Bryan Williams on his last month as a WorldTeach volunteer in American Samoa:
Things are starting to feel a bit different here in Manu’a. The anticipation of graduation for my seniors is a coming to a head. They can sense that they are about to be freed from the confines of compulsory education. For some of them this means a desperate attempt to raise their grades so they can walk with their classmates at graduation. For others this means time to put it in cruise control. The ones on cruise control are very different in their post-graduation plans. Some students are planning on heading to Tutuila and get a job, some go to American Samoa Community College, and many of them will be staying here in Manu’a to help their families with the plantations or picking up odd jobs for the government.
I wish that my students had more opportunities, but that is just not the case in Manu’a at this time. The good news is that they are graduating, most of them anyway. The senior class in particular is not the strongest class in the school when it comes to the ambitions of furthering their education. Sadly I believe that part of that is an institutional failure. Our test scores are not where they should be and much of that has to do with our school’s inconsistency and the struggle to get good teachers who work consistently from year to year.
On the volunteer front things are a bit different. As volunteers many of us our calm and relaxed at school and in the community. We feel more at peace than we have ever been when it comes to our relations in our villages, at least in my Village of Falesao it feels that way. One of the volunteers, Janneta, has already been accepted into graduate school in Russia. Colin, Erika, Peter and I do not know exactly where we will be next year. There are jobs or graduate school looming ahead, but none of us know exactly where we will end up.
The stress of not knowing the next step is wrecking my nerves. I like to have these things planned out in advance so I can settle in. I am definitely considering coming back out to Manu’a on a DOE contract, Colin is also thinking about doing the same. This is an interesting proposition. The money out here with the DOE contract is good, especially compared to cost of living. There are real struggles though for someone coming back as a single on a DOE contract. As far as I know no former WorldTeach volunteer has come back to Manu’a by themselves. The previous volunteers who stayed were married, the Queens (Wes and Cat) and the Harts (Jason and Diana). Even though there will be more WorldTeachers here next year, they will not be my group, and I will not be part of their group. I will be more like a one man wolf pack, which suits me great, but I think others may not like that aspect. The internet could be better next year, or it could take 2 more years for them to finish the job of getting fiber to the island. The lack of internet can make life out here much lonelier as you become so disconnected from friends, family, and the news. It also makes the proposition of getting an online Masters degree a serious hassle.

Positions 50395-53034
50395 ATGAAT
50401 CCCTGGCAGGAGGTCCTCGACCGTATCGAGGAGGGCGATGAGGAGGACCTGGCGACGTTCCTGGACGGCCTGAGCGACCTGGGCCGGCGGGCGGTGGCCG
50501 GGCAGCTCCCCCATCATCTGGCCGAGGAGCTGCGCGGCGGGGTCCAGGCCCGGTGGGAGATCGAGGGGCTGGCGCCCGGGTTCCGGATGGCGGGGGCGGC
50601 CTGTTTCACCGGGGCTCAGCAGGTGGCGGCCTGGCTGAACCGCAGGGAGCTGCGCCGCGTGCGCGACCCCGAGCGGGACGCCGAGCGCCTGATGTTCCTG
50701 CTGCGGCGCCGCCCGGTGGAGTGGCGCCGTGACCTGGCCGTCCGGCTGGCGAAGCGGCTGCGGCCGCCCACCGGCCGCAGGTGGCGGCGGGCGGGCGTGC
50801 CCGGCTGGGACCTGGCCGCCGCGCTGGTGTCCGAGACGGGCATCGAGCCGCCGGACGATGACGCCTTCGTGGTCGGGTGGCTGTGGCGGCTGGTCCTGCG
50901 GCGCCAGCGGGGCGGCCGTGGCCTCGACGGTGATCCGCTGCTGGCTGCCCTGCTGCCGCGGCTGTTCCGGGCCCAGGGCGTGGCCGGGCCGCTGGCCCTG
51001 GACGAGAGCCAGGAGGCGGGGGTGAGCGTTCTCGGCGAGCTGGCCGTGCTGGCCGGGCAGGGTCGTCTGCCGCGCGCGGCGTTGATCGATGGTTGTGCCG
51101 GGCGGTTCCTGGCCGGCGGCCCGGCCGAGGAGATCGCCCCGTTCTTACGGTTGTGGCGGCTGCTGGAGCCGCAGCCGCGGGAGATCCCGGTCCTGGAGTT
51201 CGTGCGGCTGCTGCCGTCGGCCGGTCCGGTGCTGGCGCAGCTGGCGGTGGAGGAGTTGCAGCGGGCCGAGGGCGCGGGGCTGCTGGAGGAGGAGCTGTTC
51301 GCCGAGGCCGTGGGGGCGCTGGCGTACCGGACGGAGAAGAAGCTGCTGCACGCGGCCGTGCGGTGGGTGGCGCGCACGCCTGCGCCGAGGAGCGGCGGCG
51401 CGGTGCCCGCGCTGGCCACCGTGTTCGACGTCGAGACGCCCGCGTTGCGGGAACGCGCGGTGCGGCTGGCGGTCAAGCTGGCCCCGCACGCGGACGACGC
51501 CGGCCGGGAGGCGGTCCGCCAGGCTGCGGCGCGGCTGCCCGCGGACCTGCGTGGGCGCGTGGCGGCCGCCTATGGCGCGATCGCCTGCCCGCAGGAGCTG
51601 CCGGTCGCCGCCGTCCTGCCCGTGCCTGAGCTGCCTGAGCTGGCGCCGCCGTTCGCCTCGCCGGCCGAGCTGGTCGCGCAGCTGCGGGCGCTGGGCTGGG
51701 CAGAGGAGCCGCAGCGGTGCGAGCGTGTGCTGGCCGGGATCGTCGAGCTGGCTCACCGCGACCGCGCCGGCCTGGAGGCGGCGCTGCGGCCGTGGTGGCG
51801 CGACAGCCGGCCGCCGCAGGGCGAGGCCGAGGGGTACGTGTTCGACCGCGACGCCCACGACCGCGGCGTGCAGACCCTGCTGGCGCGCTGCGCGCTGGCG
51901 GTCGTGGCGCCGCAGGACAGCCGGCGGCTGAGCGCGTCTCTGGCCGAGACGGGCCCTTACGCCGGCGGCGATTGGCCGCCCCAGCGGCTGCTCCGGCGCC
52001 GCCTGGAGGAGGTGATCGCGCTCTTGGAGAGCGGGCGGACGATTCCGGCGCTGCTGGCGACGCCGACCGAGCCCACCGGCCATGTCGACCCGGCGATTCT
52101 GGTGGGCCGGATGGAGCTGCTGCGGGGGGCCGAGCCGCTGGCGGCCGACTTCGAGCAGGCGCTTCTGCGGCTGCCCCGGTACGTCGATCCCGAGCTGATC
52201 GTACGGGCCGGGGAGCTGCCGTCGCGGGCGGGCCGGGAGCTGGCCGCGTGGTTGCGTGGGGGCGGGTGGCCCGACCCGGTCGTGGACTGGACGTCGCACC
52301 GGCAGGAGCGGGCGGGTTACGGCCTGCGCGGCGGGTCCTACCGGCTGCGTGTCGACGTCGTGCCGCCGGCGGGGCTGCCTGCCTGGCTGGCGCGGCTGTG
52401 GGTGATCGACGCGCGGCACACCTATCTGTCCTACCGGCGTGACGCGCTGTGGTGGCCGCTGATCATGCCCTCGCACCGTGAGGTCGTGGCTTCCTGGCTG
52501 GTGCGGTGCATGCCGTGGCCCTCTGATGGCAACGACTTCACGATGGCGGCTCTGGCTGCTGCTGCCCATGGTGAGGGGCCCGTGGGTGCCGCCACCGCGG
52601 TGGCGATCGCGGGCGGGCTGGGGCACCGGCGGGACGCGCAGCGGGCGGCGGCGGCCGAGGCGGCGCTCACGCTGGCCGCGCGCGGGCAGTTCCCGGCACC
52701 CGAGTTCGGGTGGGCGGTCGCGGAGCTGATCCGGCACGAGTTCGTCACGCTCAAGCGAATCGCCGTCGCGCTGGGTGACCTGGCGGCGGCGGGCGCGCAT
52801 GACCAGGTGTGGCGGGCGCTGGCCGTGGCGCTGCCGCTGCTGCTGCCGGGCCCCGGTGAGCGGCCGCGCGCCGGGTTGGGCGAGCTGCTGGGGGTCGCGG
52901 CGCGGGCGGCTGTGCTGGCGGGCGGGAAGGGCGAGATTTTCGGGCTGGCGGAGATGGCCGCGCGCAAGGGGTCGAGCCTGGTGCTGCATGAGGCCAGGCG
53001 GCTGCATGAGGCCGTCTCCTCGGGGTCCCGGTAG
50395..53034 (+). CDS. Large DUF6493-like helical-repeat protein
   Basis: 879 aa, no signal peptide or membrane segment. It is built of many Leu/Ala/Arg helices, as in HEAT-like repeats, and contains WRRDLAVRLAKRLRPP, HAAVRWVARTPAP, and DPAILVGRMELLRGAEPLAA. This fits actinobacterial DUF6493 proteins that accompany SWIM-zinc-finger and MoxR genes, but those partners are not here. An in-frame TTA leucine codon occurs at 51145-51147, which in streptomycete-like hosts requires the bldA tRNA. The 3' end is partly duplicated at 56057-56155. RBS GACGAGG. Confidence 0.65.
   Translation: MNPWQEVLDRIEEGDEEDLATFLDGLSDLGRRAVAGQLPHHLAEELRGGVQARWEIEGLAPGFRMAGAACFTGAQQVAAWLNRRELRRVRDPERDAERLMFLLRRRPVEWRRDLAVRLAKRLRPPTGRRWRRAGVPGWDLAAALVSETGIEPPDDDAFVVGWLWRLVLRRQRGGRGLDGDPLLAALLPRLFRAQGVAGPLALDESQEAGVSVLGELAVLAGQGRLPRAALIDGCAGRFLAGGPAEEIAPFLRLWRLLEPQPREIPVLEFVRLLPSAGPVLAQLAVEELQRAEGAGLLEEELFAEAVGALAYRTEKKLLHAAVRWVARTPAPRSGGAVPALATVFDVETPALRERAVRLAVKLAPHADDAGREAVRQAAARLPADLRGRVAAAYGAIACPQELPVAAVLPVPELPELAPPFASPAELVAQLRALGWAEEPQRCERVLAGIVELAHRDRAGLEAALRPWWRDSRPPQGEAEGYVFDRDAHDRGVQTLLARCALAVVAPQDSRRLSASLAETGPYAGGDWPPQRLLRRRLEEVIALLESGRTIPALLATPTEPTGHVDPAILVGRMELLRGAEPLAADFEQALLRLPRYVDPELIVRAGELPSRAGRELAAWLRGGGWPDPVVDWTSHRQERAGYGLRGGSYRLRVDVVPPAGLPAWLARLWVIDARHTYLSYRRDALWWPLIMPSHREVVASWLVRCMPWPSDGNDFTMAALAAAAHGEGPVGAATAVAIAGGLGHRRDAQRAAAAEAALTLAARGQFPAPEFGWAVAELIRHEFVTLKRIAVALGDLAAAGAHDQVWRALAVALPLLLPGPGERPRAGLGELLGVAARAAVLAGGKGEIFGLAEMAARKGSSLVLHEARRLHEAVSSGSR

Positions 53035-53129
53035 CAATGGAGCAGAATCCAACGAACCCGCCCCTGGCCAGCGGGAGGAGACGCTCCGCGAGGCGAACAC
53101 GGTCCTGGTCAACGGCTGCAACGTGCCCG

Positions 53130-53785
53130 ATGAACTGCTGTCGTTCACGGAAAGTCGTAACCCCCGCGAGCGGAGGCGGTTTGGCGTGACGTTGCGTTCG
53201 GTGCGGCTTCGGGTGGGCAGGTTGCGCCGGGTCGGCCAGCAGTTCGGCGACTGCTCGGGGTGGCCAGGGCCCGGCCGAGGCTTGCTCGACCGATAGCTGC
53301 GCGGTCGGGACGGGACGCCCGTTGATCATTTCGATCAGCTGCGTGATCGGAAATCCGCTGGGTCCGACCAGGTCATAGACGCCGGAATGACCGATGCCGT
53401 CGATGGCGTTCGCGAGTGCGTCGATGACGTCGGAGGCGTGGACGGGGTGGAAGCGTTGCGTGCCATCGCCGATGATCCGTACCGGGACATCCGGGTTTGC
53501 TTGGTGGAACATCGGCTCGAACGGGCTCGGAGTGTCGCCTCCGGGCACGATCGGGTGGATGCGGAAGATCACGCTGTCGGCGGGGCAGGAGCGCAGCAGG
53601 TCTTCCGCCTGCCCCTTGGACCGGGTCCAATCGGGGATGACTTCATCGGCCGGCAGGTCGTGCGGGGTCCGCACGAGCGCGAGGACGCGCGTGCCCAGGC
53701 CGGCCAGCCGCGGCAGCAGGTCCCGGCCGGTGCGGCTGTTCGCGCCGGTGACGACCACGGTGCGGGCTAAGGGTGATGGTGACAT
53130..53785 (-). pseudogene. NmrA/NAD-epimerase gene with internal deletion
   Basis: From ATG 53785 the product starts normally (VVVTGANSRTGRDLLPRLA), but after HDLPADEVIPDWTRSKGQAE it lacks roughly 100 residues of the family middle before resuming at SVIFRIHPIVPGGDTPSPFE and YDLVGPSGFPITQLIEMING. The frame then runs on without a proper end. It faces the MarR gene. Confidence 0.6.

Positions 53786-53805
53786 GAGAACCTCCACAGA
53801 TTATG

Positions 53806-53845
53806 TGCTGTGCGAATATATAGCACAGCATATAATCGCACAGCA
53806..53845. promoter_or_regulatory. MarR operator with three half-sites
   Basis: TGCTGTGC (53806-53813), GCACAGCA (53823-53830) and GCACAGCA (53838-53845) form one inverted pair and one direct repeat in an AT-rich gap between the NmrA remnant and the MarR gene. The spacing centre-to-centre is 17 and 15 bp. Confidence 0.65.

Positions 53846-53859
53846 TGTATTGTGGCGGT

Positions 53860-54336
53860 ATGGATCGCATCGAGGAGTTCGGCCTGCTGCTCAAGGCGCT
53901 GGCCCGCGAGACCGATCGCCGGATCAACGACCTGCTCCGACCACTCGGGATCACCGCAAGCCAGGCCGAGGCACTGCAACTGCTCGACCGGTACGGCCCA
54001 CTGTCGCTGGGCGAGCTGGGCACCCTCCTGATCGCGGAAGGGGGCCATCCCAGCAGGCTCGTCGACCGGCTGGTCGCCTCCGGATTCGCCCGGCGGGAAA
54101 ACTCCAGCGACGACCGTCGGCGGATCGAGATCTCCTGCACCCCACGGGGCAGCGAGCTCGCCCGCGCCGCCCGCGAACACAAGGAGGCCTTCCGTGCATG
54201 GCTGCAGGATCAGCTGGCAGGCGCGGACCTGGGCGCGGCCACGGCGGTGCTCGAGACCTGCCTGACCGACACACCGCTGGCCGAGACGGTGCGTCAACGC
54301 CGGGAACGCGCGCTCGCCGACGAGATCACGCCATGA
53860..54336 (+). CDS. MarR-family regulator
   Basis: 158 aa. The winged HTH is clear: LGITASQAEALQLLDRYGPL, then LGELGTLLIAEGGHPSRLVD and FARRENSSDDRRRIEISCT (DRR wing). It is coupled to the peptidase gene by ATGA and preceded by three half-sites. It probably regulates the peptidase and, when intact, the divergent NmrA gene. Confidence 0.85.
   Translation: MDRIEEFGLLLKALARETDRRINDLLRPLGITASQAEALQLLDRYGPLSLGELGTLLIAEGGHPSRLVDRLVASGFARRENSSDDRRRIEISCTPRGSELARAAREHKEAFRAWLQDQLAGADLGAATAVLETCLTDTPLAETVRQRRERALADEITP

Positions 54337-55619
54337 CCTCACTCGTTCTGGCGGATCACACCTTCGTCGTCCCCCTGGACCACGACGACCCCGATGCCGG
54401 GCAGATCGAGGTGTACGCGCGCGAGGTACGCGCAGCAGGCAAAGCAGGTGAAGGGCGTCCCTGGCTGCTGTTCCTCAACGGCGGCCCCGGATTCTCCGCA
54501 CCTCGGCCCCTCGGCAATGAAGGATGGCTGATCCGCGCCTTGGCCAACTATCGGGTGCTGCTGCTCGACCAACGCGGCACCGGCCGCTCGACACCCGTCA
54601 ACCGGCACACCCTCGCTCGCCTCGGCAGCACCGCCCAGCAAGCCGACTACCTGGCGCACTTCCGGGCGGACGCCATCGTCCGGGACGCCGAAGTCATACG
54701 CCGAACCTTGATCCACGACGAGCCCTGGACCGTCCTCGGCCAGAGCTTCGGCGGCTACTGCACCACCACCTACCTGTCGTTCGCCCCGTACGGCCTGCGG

For now I am trying to enjoy the days that I know I have left at Manu’a High School. My students can be a real struggle, but there have bee some very enjoyable times over the past couple weeks. Coming back on contract would hopefully mean a better experience in the classroom next year as students already know me, my teaching style, and what I expect from them. This tiny bit of consistency could make my classroom a very fun place to be next year.
This week is the 2nd week that the entire island has been doing volleyball. Each village has two male teams and two female teams. They all meet at the high school on Saturday morning in the village uniforms and play a tournament. Here is a nice picture. About 1/3 of the entire island is probably here right now.
-WorldTeach volunteer Bryan Williams
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